Communication Skills: 5 Bad Speaking Habits to Break Now

Communication SkillsWhile we spend a lot of time these days using electronic communication, we can never forget the importance of the face-to-face communication skills that are so critical to our success.

People make a snap judgment about you the minute you meet them. They check out what you’re wearing, how your hair looks, if you smell good (or at least not bad) and then they wait for you to open your mouth.

And that’s when many of us really screw up.

So, let’s consider the some of the ways we make others wish we’d never speak again:

1. Upspeak. “I am so glad to meet you? I have a lot of good information for you regarding your marketing campaign? It’s going to bring you lots of publicity?”
Well, is it or isn’t it? Expressing every thought as if it’s a question make you sound young and unsure.

2. Like. I like ice cream. I like getting a pay raise. What I don’t like is anyone using “like” too much. This also used to be only a speech pattern associated with 13-year-old adolescents sporting a mouthful of braces. Unfortunately, now it’s permeating cubicles.
“I, like, didn’t even get, like, a chance to give my report to like, the client?” you say to your boss.
So, now the boss is wondering: Did you give the report or not? Sprinkling “like” throughout your speech pattern a little bit may be OK, but it’s a hard habit to break and can become a big problem. It’s time to drop the “likes” from your speech. It makes your message muddled. If you’re not sure you’re guilty of it, record a phone conversation and see if you have developed this annoying habit.

3. Using words inappropriately. Do you say “acrossed” when you mean “across”? Or say “for all intensive purposes” instead of “for all intents and purposes”? If you have any hopes of rising through the ranks of your profession, nothing makes others snigger behind your back more than you mucking up words or phrases.

4. Laughing. At everything.This can take on a couple of different forms. There’s giggling and there’s the laughing “huff” that is supposed to be a self-deprecating maneuver on the part of the speaker, but just becomes weird after a while.
Some examples:
“I couldn’t get the client’s office because I forgot to bring the directions.” (giggle, giggle).
“I told him what a bad idea that was since we didn’t have near enough time to redesign the website (huff, huff), and especially since I was short handed (huff, huff).”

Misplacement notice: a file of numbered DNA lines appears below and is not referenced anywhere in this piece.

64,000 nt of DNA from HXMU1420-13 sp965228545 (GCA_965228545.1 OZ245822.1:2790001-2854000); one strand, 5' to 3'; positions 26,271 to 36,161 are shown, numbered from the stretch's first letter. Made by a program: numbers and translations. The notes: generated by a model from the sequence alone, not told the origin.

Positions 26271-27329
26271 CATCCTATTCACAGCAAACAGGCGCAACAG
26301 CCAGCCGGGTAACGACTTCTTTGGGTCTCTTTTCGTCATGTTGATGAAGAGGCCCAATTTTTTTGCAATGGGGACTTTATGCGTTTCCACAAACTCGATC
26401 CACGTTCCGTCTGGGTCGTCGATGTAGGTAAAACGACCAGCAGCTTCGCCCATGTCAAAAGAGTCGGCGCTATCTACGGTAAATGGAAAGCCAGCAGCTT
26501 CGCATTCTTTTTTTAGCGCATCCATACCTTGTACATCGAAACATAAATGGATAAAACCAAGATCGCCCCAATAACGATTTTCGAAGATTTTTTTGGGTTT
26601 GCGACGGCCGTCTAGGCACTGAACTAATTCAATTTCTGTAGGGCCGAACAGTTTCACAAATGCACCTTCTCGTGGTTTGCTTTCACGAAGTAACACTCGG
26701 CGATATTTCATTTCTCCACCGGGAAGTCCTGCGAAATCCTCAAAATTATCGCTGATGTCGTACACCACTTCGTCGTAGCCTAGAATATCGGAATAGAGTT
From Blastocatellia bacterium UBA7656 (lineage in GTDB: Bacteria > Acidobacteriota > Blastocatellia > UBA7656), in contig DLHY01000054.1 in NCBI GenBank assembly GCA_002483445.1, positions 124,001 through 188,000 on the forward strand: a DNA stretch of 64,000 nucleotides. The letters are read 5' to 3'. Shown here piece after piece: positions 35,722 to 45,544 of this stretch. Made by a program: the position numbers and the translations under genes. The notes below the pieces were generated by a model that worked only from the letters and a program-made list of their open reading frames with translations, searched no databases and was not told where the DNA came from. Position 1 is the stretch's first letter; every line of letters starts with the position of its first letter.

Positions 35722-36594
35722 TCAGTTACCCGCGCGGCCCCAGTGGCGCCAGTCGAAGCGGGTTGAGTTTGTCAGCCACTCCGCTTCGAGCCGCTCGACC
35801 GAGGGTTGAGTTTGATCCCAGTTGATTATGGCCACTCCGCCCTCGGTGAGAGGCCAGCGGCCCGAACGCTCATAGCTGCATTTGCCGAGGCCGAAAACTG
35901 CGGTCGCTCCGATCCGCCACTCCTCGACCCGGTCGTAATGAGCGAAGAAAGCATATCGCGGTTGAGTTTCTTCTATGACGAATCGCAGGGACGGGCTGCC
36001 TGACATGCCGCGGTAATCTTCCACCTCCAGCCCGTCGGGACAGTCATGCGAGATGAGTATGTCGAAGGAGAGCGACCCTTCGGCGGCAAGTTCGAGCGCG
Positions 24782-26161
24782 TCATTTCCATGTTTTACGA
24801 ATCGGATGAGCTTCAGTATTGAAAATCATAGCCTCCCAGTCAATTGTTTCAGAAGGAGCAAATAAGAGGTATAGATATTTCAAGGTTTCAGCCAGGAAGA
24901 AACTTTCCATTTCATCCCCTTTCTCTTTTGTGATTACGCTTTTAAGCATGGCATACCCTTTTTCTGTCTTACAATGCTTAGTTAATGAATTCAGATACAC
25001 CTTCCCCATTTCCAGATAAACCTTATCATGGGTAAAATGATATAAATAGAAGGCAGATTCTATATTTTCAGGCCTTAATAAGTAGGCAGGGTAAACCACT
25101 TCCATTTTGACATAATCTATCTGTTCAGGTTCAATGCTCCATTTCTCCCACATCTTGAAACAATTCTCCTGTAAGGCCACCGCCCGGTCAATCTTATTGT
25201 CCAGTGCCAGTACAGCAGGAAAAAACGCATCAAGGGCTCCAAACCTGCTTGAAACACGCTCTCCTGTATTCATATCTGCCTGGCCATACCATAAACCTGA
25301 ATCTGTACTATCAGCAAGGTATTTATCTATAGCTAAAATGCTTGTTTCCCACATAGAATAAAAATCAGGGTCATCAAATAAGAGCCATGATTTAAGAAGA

By this time others listening to your giggling and huffing are thinking: What’s so funny?
Often the constant giggling, laughing, huffing, snorting, etc., are protective gestures that come about because the person is nervous about communicating a message. The key is to learn to take a deep breath when speaking, and to use your hands more when talking. This is an old trick that will help you keep your breathing even, and prevent you from talking too fast and resorting to huffing and laughing your way through a conversation.

5. Saying “I think.”Always begin your comments with authority, and saying “I think” makes it sound like you’re somehow not 100% sure about your opinion. So, instead of saying, “I think we should contract with that company because they’re progressive and innovative,” you say, “That company is innovative and progressive and would be a great partner for us.”
This makes you sound more assured, more authoritative.

These are all pretty simple fixes, but could make a huge difference in your communication skills and in the image you present to others. Talk to friends or family about what could be some of your speech “crutches” or record yourself and look for ways to improve. It’s worth the time and effort to make sure others are listening to what you have to say.


Guest Expert:

Anita Bruzzese is an award-winning journalist who specializes in workplace and career issues. She is the author of two career books, and has been quoted in the New York Times, Shape and O Magazine, also appearing on The Today Show. Check out more of her tips and advice on her blog, 45 Things.

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